Debt Management

A Made to Measure Savings Plan is a Balancing Act

Have you tried walking on stilts? It’s a balancing act through and through.

So is saving and living comfortably enough. Not easy to achieve, but once you get into the rhythm and learn to adjust your balance, it becomes doable. Very much like the made to measure approach to saving proposed in “Build a Savings Plan That Fits Your Real Life“, an article I tweeted last week and which has been re-tweeted a fair few times since.

Saving is like dieting. If the diet doesn’t suit your lifestyle and/or you are not willing to change your lifestyle to meet the diet’s requirements, you won’t stick to it. Set your savings goals too high and you’ll get discouraged when you can’t save that much; set them too low and you’re undercutting your future prospects. Either way, you won’t achieve your goal: be it weight or account size. So how do you do that?

Continue reading

Go with the Crowd or Go Your Own Way?

Research says crowds are wise: watch this BBC video or read this book for more on this assertion. But, as another BBC article explains, the crowd is not always right. Witness the 2008 financial meltdown for proof that herd mentality can be dangerous. In fact, most people prefer to fail with the crowd rather than stand out with a different view. Being contrarian is hard work mentally but it can pay off if you take less risk or go for a smart bet.

New research is emerging into how social influence can alter the wisdom of the crowd by steering opinions in a particular direction. That’s where crowdfunding is at. Is it good or bad for you that crowd views and sentiment trend? Well, it depends. Are you an investor, a business looking for funds or a good Samaritan?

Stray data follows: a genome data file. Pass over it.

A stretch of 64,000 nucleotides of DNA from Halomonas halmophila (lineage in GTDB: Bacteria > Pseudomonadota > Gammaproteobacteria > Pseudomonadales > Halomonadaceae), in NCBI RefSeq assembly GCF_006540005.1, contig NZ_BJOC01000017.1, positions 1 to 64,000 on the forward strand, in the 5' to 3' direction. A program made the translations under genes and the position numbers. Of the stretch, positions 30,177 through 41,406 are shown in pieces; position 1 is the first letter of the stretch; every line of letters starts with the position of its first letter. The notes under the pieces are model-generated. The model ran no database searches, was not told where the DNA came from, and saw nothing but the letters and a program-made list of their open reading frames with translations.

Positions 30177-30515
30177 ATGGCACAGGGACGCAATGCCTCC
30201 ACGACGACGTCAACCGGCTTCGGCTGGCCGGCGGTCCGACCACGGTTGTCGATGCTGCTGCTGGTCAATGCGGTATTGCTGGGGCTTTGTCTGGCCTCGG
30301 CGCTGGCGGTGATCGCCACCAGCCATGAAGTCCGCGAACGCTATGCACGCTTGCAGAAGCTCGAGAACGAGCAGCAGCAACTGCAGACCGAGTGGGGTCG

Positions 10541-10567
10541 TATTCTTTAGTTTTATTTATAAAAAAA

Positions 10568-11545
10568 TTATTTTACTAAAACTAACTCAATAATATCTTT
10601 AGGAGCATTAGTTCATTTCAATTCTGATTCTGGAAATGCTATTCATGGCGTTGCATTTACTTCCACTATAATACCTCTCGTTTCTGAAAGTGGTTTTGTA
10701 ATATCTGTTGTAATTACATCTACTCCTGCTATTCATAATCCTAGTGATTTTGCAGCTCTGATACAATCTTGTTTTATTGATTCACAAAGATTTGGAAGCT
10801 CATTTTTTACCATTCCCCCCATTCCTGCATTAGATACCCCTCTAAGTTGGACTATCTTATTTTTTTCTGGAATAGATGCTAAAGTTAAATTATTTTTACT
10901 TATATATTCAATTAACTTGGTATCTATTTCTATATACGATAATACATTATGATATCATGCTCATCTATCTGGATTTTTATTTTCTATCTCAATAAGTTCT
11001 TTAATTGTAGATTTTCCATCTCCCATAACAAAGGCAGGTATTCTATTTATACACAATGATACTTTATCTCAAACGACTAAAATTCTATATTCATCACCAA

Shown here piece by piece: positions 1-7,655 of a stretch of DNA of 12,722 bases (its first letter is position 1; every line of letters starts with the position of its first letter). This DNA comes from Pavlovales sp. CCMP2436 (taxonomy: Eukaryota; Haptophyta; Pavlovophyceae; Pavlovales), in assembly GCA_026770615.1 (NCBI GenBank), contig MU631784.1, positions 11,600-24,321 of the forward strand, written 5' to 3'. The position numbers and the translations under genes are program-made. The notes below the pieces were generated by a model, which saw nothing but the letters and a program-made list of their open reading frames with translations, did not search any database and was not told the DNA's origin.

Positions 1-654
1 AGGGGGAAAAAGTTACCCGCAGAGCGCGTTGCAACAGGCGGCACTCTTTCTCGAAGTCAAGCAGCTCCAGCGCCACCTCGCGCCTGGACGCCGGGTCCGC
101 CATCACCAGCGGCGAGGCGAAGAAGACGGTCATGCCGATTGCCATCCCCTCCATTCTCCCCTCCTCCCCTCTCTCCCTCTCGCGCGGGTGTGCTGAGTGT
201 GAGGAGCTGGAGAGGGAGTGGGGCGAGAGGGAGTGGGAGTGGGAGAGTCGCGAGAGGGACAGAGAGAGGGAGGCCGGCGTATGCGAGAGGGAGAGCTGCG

Continue reading

Austerity vs. Budgeting: Which do you prefer?

Greece is between a rock and a tough place: Do you stop pension payments to retirees to fund an interest payment on government bonds? Living on credit aggravates the money situation sooner or later – that’s where Greece is at.

The alternative is to live within your means by budgeting and prioritising. It’s no mean feat to achieve personally and even harder at national level. But it can be done. Germany is often cited as financially disciplined. Norway is lauded for stashing North Sea Oil wealth into a fund to finance future generations.

Do you have the discipline to live within your means? Can you bear austerity for a time to get out of a financial hole?

Bloomberg published a good summary article recently on how austerity has played out in the past. As I was reading it, it occurred to me that politicians don’t typically get things right, but their decisions do provide interesting lessons.

So what can history teach us about how to handle financial problems and getting back on track? Plenty, I believe.

Continue reading